Marijuana was also a popular spiritual herb in the Middle East. It was first associated with the Zoroastrians, an ancient religious group originating in Persia long before the birth of Islam. Cannabis is mentioned in the Zoroastrian sacred text the Avesta, where it is referred to as the “good narcotic.”
The Assyrians came from an area which encompasses parts of modern day Iraq, Iran, Turkey, and Syria. There have been reports of the Assyrians using cannabis as an incense, with references found in books from as early as the 7th century BC.
Cannabis is also mentioned in the Jewish Talmud, where it is said to have euphoric properties.
By the 11th century, cannabis use was spreading fast across the Middle East. It was used by Islamic mystics known as Sufi and even gets a mention in the famous 1001 Arabian Nights. One of the reasons why marijuana became so popular in this area is the large population of Muslims, who used it to replace alcohol which is forbidden by Islamic law.
Cannabis in the Bible
Some people believe that cannabis also features heavily in the Bible. They suggest that the Hebrew word kaneh bosm (meaning cannabis) may have originally been mistranslated as calamus, another plant which is more closely related to the iris than cannabis.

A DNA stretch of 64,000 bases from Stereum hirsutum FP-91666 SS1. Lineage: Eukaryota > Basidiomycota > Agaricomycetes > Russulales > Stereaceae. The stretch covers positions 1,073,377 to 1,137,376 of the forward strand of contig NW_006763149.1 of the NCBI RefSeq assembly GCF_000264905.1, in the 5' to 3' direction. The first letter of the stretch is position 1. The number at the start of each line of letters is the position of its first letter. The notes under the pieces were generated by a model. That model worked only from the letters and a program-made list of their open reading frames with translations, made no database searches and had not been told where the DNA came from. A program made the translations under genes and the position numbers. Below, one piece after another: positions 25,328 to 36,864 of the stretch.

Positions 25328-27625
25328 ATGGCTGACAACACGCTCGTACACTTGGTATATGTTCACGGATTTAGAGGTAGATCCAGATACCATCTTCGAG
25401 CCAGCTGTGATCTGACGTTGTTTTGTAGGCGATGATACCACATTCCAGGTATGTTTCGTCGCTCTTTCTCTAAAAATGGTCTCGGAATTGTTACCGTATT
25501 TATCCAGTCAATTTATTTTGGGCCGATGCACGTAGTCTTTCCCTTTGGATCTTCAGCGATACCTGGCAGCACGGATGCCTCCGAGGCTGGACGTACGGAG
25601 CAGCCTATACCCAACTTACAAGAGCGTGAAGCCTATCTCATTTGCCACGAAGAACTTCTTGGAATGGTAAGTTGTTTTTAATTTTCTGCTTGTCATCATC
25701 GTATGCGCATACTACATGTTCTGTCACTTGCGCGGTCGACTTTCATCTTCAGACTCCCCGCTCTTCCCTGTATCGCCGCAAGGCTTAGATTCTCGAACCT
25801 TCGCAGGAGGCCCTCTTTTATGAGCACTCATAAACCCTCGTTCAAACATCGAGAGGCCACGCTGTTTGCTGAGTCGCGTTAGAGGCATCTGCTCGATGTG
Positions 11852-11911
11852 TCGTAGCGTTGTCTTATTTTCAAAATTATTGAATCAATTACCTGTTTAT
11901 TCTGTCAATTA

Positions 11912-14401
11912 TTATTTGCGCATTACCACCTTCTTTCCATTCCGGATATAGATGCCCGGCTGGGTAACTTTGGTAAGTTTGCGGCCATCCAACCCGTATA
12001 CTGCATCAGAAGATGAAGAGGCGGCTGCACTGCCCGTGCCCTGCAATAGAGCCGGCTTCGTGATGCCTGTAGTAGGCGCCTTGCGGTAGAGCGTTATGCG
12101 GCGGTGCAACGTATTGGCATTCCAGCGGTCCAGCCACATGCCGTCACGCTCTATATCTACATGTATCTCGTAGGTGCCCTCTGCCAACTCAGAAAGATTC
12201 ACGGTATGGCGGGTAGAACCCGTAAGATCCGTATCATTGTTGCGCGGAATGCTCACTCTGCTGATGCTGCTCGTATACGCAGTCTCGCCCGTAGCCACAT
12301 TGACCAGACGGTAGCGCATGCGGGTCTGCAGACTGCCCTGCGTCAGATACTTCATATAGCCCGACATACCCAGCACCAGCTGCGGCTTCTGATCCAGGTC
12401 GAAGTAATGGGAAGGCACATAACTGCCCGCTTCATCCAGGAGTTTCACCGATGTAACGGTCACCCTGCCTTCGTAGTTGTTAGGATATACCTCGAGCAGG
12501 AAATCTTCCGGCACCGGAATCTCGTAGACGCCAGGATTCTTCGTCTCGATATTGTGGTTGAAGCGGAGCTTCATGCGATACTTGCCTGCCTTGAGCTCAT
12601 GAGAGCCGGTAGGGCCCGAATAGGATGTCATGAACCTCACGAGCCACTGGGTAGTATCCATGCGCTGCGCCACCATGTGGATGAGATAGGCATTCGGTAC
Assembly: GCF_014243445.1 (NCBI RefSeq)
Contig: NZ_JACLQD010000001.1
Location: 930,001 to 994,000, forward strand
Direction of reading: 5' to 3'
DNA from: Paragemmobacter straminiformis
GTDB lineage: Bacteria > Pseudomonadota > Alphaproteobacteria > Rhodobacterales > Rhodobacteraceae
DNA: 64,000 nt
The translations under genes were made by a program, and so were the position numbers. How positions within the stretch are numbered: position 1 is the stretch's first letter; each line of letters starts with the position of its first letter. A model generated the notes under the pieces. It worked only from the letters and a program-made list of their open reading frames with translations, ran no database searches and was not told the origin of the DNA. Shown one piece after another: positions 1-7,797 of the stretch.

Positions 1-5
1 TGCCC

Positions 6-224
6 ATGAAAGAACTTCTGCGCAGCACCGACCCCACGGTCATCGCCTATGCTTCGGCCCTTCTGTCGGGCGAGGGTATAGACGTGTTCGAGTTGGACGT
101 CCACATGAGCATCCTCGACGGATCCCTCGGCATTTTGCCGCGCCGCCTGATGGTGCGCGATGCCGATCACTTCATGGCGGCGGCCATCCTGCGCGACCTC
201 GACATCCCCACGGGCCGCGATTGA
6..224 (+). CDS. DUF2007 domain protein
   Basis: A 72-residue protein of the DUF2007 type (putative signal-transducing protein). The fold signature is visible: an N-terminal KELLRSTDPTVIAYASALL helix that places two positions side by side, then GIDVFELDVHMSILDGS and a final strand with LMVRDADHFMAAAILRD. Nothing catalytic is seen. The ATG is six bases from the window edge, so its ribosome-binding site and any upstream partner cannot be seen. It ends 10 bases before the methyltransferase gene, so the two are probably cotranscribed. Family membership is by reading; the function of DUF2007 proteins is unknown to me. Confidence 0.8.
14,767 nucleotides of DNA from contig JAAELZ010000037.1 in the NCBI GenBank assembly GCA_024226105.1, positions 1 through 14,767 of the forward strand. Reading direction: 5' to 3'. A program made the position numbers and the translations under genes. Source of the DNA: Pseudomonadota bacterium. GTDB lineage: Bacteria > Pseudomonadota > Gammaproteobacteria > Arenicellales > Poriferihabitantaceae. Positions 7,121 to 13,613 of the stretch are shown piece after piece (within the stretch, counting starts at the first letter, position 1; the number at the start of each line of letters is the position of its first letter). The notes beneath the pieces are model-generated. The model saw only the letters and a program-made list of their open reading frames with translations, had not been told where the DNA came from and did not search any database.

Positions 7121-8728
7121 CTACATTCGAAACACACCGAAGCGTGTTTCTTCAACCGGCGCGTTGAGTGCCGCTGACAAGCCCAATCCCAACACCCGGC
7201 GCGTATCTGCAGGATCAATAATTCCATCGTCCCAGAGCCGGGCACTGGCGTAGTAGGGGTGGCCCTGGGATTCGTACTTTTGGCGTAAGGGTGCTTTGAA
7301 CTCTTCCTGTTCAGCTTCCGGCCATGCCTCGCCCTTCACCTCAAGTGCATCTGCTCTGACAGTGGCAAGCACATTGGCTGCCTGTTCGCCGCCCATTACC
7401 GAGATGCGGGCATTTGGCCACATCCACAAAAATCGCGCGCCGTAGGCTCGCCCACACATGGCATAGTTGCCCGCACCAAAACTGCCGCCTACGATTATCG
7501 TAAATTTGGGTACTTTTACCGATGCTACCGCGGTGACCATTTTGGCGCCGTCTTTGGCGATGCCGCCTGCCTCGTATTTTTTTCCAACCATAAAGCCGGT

If this is the case, then cannabis is mentioned several times throughout the Old Testament, including the books of Isaiah, Jeremiah, Ezekiel, and the Song of Songs. In Exodus, God even instructs Moses to create a sacred oil using kaneh bosm along with other herbs including myrrh, cassia, and cinnamon leaves mixed together in olive oil.
Cannabis has also been associated with the biblical King Solomon, a man who was considered to possess great wisdom and knowledge. According to legend, marijuana was found growing on his grave years after his death.
Cannabis and Rastafarianism
The religion which is probably most associated with spiritual cannabis use is Rastafarianism, a relatively new religion based on the teachings of the Old Testament.
Marijuana has become a core element of Rastafarianism due to their interpretation of various passages of the Bible. For example “eat every herb of the land” is interpreted to mean that all herbs, marijuana included, were put on Earth by God for man to use as he pleases.
Rastafarians believe that cannabis brings them closer to Jah (God), and they smoke it in ceremonies known as “reasonings.” These involve deep meditation, prayer, debates, and discussions with peers. Reasonings are serious affairs, a far cry from the stereotypical image of a Rasta sitting on a beach and listening to reggae with a huge joint hanging out of his mouth.
Final Thoughts on the Spiritual History of Cannabis
Cannabis has been used for many thousands of years by members of different religions across the world. Due to the presence of THC in its leaves and buds, cannabis has psychoactive properties which allow it to bring about a sense of deep relaxation and, for some, spiritual realization.
Whether you use cannabis for religious, recreational, or medicinal purposes, it certainly is an extraordinary herb. So next time you light up, why not take a moment to think about the more spiritual side of cannabis, and how it has truly stood the test of time.